Why the CBA share price could cross $100 this week
Shares in the banking major have rebounded nearly 70% in the past year.
Shares in Commonwealth Bank (ASX: CBA) are in the spotlight again as the stock edges closer to the three-figure mark. Having crossed its previous record high earlier this month, the stock was up 0.8% at $99.51 at the time of writing.
Why the CBA share price is poised to cross the $100 level
Market experts have been predicting since 2015 that CBA shares would cross the $100 mark, but it was beaten to the draw by the mighty CSL (ASX: CSL) and even upstart Afterpay (ASX: APT). So will it cross the Rubicon this time?
The conditions certainly seem ripe. Australia’s biggest lender this month unveiled third-quarter results which showed cash profit doubling from a year ago amid a rapid economic recovery. Like its peers, that has allowed CBA to reverse bad debt provisions made during the COVID-19 pandemic.
Its operating income has increased as volumes have recovered, and business lending is growing at three times the industry average.
But it is really the home lending segment that is lifting the hopes of investors. CBA says it is tracking at the same rate as the sector, but given that it has the largest exposure to the housing market among major banks, it is in line to reap substantial benefits.
The housing market continues to have strong momentum and there is little to indicate that things could slow down in the near-term. That should enable all the major banks, including CBA, to increase dividend payout ratios and reward shareholders, analysts say.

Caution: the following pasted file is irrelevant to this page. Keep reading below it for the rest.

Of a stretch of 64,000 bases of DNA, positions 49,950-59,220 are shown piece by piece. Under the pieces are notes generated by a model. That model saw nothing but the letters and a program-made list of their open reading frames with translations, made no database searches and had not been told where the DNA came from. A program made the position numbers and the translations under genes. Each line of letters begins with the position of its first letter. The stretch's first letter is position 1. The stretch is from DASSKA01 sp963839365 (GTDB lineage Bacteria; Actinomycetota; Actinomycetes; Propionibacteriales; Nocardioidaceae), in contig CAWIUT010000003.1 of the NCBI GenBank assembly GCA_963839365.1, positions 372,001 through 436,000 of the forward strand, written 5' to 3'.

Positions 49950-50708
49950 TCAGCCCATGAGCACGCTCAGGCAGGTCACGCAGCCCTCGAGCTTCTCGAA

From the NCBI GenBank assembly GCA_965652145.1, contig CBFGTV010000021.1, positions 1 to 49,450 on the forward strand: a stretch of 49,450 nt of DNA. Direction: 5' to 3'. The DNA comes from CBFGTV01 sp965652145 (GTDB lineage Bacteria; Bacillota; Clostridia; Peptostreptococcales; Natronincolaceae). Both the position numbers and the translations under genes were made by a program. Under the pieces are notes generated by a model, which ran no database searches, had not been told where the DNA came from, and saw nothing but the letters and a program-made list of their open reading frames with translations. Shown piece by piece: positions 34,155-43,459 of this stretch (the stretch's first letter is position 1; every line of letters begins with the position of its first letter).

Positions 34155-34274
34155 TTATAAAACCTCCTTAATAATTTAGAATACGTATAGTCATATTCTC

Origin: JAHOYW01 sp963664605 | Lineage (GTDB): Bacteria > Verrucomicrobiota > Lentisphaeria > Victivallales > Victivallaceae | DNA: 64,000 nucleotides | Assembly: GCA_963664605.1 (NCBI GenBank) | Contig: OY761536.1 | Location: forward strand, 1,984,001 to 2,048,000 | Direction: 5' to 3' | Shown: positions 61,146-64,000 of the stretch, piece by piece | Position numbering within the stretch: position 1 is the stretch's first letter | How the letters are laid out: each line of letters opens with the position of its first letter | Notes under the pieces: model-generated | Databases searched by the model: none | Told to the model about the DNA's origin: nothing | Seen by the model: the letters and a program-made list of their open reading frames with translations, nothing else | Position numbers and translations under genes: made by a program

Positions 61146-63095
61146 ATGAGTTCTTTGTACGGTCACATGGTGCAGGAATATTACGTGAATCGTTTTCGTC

Economists expect nearly double-digit growth in home prices this year in the largest capital cities of Sydney, Melbourne and Brisbane.
An indication of the strong demand in the housing market came last week, when CBA became the first of the big four banks to lift interest rates on 3- and 4-year fixed-term loans by 0.05% for owner-occupiers and 0.10% for investor-only loans.
That seems to be quite a turnaround from last year, when CBA penciled in provisions of $1.5 billion for expected loan losses stemming from COVID-19. Fortunately, that did not materialise thanks to the strong economic recovery.
Investors have anticipated the strong numbers, reflected in the steadily rising share price. During the peak of the COVID-19 outbreak in Australia last year, CBA shares slid below $60. Since then, the share zoomed back and has now gained 68% over the last 12 months.
Its market capitalisation now stands at a whopping $174 billion, and investors are now waiting for any sign from its board of lifting dividends.
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